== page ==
Emru Townsend: Michael, your comment on aesthetics was interesting--given your experience, do you have any thoughts on how the aesthetics of computer animation have changed throughout the span of your career?
MC: Fundamentally little has changed, the image quality has improved but the nature of the images remains the same. The "Frankenstein complex" (the drive to recreate yourself) still seems to motivate much of CGI. One of the first pieces of computer animation (3D solid shaded raster graphics) was a black and white version of a human hand flexing done at the University of Utah in the late 70s; this year  at SIGGRAPH one of the highlights of the show was a very realistic human hand flexing created by someone at Alias, the same basic image only with added realism. This has come to an extreme with the advances in motion capture; now CGI characters can move almost exactly like their creators.
Much of the earliest computer animation was abstract by default; you couldn't do anything else. Now a sort of quasi-realism is the norm. Software packages tend to create a homogeneous look.
Still, the "wow" of the CGI image seems as important the image itself. The fact that an image is done "by" a computer still excites people.
In the old days image quality was much less important. The images could be very funky, now things keep getting more and more slick.
It's interesting that both of you remark on the "gosh-wow" factor of CGI. I find that many people, once they discover a production used computers, tend to dismiss it as being too easy because it was "all done by computers" or are automatically awestruck because it was "all done by computers." How do you react to this sort of thing, especially if it's from a client on a commercial project?
ED: There has been a lot of hype about computers and entertainment these days. I can't blame those who are not part of the process for believing that computer production work is all done by a computer program. In the end, if the product is good, and the audience believes in what it is seeing, and is entertained by what it sees, then I don't really care how they imagine the job got done. Most agency clients have seen tons of CGI and are not influenced much by the "gee-whiz" factor unless they see something truly different.
Usually the commercial client is not interested in the process as much as in the results. We try our best not to burden the client with the specifics of production (except for schedule and budget). We don't sit down in front of the computer with the client and have interactive sessions like at a post house. Instead we concentrate on the result; we look at the tape or film.
Most clients tend to be relatively conservative about their expectations for CGI. They know that it is easy to spend a ton of money and end up with something less than wonderful. When we bid a job at PDI, we try to make sure that we come up with a budget and schedule that will give the client what they want and will live up to our own standards, as well. That can add up to hundreds of thousands of dollars for some jobs, but we find that in most cases, our bids are in line with our main competitors. It is not unusual for the client to decide that our price is too high. And if competitive bidding doesn't give them a price they like, they'll end up changing their approach or going to a smaller house that might cost less and can hopefully still give them a reasonably good result. Agency clients that have been burned by this cost-cutting approach are the ones that usually end up jaded with CGI, and the odds are they won't use CGI again.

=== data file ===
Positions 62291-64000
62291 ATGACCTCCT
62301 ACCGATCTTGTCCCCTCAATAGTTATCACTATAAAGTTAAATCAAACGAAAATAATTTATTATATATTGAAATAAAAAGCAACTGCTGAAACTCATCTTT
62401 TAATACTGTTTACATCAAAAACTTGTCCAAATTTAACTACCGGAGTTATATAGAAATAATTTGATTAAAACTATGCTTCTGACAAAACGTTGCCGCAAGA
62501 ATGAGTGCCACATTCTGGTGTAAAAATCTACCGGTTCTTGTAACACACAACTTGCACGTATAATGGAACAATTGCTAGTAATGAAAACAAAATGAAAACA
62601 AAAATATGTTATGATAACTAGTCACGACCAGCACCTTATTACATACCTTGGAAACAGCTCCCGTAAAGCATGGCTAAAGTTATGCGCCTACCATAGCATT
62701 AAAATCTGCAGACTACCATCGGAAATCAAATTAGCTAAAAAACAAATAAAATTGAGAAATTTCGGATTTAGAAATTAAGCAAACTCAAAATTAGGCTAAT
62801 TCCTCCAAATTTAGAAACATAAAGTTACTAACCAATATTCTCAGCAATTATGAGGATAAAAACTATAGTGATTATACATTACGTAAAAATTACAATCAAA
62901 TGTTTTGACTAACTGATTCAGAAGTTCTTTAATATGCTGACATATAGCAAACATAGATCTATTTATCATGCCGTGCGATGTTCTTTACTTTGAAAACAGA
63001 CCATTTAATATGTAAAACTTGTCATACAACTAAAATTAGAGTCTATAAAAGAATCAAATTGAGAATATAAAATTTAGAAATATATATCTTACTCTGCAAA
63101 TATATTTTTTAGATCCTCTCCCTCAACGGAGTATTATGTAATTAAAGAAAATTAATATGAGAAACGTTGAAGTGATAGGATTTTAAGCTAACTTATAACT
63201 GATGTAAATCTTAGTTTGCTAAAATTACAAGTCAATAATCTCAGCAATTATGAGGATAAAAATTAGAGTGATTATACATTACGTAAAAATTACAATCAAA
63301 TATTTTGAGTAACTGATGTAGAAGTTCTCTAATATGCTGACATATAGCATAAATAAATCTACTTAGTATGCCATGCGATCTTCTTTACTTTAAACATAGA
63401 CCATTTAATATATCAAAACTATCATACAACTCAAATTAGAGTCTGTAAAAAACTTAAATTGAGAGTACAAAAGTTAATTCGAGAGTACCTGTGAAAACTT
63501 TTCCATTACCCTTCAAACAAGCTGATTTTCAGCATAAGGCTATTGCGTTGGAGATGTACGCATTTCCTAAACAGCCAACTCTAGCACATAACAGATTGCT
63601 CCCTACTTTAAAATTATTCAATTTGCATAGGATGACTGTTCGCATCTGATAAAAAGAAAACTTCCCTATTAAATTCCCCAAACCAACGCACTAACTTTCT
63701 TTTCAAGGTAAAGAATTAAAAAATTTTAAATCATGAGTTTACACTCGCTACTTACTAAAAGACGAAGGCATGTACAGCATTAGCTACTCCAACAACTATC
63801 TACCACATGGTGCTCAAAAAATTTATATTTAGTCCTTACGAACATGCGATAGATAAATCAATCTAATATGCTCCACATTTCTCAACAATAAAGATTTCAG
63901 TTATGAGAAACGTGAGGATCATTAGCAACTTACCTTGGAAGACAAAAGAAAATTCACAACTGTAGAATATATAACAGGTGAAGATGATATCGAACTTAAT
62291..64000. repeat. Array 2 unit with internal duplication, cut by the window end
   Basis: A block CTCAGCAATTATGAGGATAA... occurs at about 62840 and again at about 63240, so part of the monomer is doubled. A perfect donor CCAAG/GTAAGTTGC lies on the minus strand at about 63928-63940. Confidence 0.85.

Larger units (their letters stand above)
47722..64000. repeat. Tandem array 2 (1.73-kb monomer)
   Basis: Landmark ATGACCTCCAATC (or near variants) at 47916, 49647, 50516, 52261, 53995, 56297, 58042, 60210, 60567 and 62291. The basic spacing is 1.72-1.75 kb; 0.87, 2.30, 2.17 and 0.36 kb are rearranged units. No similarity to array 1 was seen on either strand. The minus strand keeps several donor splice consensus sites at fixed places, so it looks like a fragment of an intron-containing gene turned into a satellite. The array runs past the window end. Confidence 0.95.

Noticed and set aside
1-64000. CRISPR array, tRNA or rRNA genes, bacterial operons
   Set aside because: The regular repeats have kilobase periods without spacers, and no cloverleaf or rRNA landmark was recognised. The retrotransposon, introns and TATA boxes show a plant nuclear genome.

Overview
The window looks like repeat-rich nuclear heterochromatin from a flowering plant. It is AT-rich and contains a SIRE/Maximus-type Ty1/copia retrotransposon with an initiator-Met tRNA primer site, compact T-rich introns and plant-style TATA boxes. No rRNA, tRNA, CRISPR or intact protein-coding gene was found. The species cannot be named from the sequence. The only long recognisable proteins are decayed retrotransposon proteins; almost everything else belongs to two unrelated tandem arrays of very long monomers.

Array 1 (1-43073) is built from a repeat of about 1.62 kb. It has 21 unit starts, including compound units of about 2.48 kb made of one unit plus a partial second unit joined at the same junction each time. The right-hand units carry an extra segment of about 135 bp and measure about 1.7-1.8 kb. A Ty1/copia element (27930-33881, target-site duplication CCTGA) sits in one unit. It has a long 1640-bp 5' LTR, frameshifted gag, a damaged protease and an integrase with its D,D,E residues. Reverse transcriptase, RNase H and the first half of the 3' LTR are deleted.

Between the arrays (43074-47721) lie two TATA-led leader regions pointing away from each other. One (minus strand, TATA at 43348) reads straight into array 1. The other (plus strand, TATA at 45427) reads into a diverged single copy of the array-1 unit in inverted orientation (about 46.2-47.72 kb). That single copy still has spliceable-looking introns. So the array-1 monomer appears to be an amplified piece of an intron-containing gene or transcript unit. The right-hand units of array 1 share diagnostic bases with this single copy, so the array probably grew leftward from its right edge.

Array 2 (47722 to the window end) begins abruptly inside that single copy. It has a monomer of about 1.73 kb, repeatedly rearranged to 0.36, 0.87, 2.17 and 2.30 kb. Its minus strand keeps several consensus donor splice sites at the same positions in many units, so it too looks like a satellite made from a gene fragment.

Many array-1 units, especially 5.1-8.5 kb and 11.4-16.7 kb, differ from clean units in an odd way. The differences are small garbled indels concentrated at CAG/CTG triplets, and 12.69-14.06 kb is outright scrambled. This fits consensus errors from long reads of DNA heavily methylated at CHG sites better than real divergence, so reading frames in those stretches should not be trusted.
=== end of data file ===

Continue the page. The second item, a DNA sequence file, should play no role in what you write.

MC: Having been doing this stuff since 1979, I would have to say that the "gosh-wow" factor has changed over time. Earlier there was a sort of disbelief or complete lack of comprehension that a computer could be involved in making a image. Now there is a basic understanding that if something new comes along, chances are that is was done with a computer. For instance a comedian on a popular late night talk show was joking about ILM morphing black people into lamp posts in all Woody Allen movies shot in New York. Computer effects are now well known; terms like morphing, virtual reality and even ILM have worked their way into popular culture and are generally accepted. Despite this general awareness there is a lack of understanding of what is it we actually do, or what it is the computer does, etc. This becomes clear when dealing with clients. We can sometimes use this to our advantage and maintain a little more control over the process. As a rule of thumb some knowledge is a dangerous thing and very little knowledge is a blessing in disguise when accompanied with a trust that we know what we are doing.
Well, it looks like we're close to wrapping things up. Are you guys working on anything right now?
ED: Things are cranking along at a pretty good clip these days.
We continue to do character animation for commercials. Most recently I finished animating a couple of bathroom sign characters for a Budweiser commercial.
Now I've moved on to doing some animation tests for a potential entertainment job featuring computer-animated Warner Bros. characters. [Note: It seems to have worked out; Eric Darnell is no longer at PDI, and is now at Warner Bros.--Emru.]
We're also beginning work on a piece of animation for an upcoming episode of The Simpsons.
Finally, when I have the spare time I'm working on my next in-house project, Drive to Big Smoke, which I'd like to have finished sometime next year.
I think everyone in the industry is looking forward to the release of Pixar's feature film this fall [Toy Story], which I'm sure will be incredible, and should inspire even more interest in computer character animation as a very viable tool for entertainment.